Art from nothing

Unique Hobbies

Art from nothing

Ceramic powder, dental powder and M-seal are as incongruous as chalk and cheese. But not in the hands of sisters — Rekha Paladee and Roopa Parekh — who began playing with these as kids till they managed to create an artistic symphony of the scrap material.

These two bright young women have created tiny pieces of art by blending dental powder or ceramic powder with Fevicol.

The decorative pieces of art range from religious symbols to intricately carved gods and goddesses to their interpretation of modern art.

Rekha recalls that as children, she and Roopa would spend hours drawing and making items from whatever scrap they found in the house.

“We just don’t know how we picked up this hobby. It’s all done through trial and error. All I can say is that even as children, we would experiment a lot and I think this is the result of that,” explains Rekha.

At first, the procedure may seem a little complicated and messy but the sisters love to dirty their hands, literally. Dental powder is first mixed with Fevicol to the right consistency and then slapped on the plywood to form the base.

“We never mix dental powder and ceramic powder together. It is always mixed separately with Fevicol and then worked on. We then take small pieces of M-seal, add water to it and some powder so that it doesn’t stick together. Then we make small shapes out of it.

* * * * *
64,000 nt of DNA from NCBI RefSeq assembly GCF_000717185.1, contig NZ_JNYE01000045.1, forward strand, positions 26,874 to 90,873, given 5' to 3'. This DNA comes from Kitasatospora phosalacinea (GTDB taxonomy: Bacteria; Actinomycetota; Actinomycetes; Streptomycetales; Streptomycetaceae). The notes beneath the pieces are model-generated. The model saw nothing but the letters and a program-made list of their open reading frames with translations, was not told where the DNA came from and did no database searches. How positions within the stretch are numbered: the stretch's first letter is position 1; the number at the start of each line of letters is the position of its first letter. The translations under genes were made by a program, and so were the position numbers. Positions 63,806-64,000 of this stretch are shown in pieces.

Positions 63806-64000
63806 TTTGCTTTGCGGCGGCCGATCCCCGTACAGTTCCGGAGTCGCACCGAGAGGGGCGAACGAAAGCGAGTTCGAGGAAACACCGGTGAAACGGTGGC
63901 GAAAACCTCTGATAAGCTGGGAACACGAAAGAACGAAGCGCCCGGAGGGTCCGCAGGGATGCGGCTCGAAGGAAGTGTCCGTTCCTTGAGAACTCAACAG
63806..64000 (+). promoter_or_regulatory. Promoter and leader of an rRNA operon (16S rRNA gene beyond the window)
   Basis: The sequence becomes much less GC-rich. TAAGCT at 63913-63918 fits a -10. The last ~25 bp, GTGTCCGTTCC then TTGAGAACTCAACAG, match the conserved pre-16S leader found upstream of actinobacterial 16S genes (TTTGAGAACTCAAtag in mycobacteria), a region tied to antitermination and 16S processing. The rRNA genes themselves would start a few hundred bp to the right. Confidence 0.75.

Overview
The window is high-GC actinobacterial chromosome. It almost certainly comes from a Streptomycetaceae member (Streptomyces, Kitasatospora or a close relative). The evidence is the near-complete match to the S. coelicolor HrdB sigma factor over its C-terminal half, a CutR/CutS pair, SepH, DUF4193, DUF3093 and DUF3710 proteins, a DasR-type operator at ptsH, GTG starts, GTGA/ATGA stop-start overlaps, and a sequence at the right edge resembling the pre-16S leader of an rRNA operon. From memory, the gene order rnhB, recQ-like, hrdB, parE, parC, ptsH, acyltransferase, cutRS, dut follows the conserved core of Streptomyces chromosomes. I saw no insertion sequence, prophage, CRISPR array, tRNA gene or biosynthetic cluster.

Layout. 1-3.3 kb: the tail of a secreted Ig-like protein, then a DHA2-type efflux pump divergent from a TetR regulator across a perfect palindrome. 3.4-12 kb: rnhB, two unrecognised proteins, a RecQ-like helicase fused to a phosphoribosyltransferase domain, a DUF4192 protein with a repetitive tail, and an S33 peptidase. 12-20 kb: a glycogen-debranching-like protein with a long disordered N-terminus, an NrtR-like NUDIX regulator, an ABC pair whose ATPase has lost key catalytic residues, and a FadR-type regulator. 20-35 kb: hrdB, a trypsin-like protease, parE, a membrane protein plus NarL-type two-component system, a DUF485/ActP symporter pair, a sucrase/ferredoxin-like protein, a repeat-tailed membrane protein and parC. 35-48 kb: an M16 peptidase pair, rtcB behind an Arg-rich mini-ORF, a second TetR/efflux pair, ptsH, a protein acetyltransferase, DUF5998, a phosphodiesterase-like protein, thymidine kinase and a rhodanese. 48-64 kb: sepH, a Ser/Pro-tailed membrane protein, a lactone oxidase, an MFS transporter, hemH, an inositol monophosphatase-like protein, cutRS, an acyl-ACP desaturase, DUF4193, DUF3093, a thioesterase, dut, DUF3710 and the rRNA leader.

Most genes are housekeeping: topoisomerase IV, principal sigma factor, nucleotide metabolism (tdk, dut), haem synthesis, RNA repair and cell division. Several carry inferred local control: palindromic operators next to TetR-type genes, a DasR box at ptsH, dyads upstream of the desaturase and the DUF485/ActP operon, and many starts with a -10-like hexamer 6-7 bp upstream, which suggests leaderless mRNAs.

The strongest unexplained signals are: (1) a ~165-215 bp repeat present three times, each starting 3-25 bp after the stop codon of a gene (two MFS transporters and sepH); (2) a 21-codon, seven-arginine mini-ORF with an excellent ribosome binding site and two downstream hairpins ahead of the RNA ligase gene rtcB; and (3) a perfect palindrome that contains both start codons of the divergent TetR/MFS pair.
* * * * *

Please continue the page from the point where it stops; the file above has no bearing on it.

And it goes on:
It is painted when it is dry and mounted with Fevicol on the plywood to make a complete piece of art, which ranges from people’s figures, a village scene to buildings or just about anything we feel like making. Nothing is planned,” explains Roopa.

Rekha pitches in, “Dental powder is used more in our work because it dries faster. After the painting is done, we use varnish for the shine and a colourless shiny liquid called ‘hot’ to give the painting a shimmery look and feel.”

And these pieces of art last for a lifetime.

Rekha and Roopa’s art work adorn the walls of their living rooms, bedrooms and their children’s rooms which have been done up using different themes. “We’ve gifted the art pieces to family and friends. And we’ve worked on our children’s projects as well,” says Roopa.

So do they plan their work? “No, we don’t. We work together whenever we can grab some time. When we start on a piece, we work on it for about two hours. It’s never done at one stretch but in phases,” adds Rekha.

And helping the women cut the pieces of wood to the required shape and size is Rekha’s husband Shastri Paladee, who has bought all the tools required for the purpose.

 “We buy plywood whenever we need to work on it. I then cut it to the right measurement with the help of a saw and a jigsaw. It’s a good pastime for me,” says Shastri.

The two sisters have never thought of converting their hobby into a full-fledged business although a lot of people have advised them to do so, “This is something we picked up as children and can never imagine going into the market with.

It’s a passion that we have been pursuing for as long as we can remember,” concludes Rekha.

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